The Copenhagen Climate Summit
Delegations from 192 countries will gather at the Bella Centre in Copenhagen, Denmark for the United Nations Climate Change Conference to discuss the issue of climate change and find long-term solutions to fight its consequences. The conference, which is being held from December 7 to 18, 2009, includes the 15th Conference of the Parties (COP 15) to the United Nations Framework Convention on Climate Change and the 5th Meeting of the Parties (COP/MOP 5) to the Kyoto Protocol. The key objective of the conference is to agree to a framework for climate change mitigation beyond 2012.
The main purpose of the Copenhagen Climate Summit is to create international awareness to prevent climate change and global warming, and to create a new climate treaty to replace the Kyoto Protocol that runs out in 2012.
It also aims to promote constructive dialogue between the government, business and science. By inspiring global business leaders, the Summit aims to demonstrate that tackling climate change can generate huge opportunities for transformation and economic growth.
--emission targets of industrialized countries
--emission cuts of major developing countries
--financing of reduced emissions
Despite the current global economic slowdown, the carbon-dioxide (CO2) emissions from power plants, factories, tree-felling and other human activities grew by 29 percent between 2000 and 2008, based on a report by The Global Carbon Project, an international group of climate scientists. Besides, the rapid rise of population and developing countries striving hard to improve the standards of living are among the forces that have contributed to the surge in emissions. Therefore, the need to cut CO2 emissions is pressing.
Meanwhile, the UN climate chief, Yvo de Boer has hailed the world`s two top CO2 emitters – the US and China`s moves to pledge reduction in greenhouse gas emissions over the next decade.
China has announced that it would cut CO2 emissions per unit of gross domestic product by 40 to 45 percent by 2020 compared with levels in 2005, as part of its contribution to the fight against global warming.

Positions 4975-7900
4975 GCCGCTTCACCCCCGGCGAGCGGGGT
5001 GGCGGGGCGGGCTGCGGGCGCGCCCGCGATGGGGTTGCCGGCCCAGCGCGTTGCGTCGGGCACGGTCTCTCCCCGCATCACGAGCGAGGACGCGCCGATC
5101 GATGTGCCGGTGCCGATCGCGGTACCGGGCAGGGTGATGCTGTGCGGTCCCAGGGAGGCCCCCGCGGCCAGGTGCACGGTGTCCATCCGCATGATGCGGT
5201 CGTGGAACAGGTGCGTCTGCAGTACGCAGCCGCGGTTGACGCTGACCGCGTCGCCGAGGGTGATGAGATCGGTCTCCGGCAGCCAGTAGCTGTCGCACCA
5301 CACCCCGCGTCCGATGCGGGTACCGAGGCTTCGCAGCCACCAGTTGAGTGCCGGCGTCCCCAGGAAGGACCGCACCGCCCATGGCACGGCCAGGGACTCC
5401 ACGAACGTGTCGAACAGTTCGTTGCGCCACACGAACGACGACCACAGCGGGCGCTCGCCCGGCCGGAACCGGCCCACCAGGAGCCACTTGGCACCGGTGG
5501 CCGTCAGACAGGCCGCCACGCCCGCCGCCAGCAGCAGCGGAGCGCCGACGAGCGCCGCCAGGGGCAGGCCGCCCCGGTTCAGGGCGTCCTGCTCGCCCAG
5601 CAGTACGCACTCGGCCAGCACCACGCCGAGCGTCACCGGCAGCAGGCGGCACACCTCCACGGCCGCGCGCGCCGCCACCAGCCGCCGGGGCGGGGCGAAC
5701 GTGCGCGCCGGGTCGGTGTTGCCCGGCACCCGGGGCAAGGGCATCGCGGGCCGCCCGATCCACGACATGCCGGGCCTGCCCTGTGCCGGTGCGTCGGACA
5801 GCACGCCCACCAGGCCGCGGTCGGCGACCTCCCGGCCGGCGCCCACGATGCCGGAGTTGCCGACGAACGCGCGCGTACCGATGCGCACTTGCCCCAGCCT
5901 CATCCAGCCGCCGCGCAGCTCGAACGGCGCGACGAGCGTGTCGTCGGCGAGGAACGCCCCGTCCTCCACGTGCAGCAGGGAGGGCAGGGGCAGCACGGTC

The US, on the other hand, is considering to reduce its carbon emissions by 17 percent by 2020. The US also aims for a 30 percent emission reduction from 2005 levels by 2025, and a 42 percent reduction by 2030.
Similarly, India has expressed its willingness to sign on to an ambitious global target for emission reduction with equitable burden sharing, and could consider voluntarily reducing its carbon intensity by 20-25% on a purely domestic level.
Who Will Attend?
More than 15,000 officials from 192 countries are expected to attend, among them leaders of Australia, Brazil, France, Germany, Indonesia, Japan, Spain, UK, and the United States. Top leaders from developing countries like India and China are also expected to attend the summit.
With China and the US pledging to cut their carbon emissions, governments and environmentalists are confident about agreeing to a new comprehensive global climate change treaty. There is a hope that many developing countries would follow in the US and China`s footsteps in announcing emissions reduction targets. It is also a challenge for the industrialised nations to set a substantial quantitative reduction targets during the Summit.
The Copenhagen Climate summit is sponsored by Alstom, Climate Consortium Denmark, DONG Energy, Masdar, Novo Nordisk, Novozymes, and Scandinavian Airlines.
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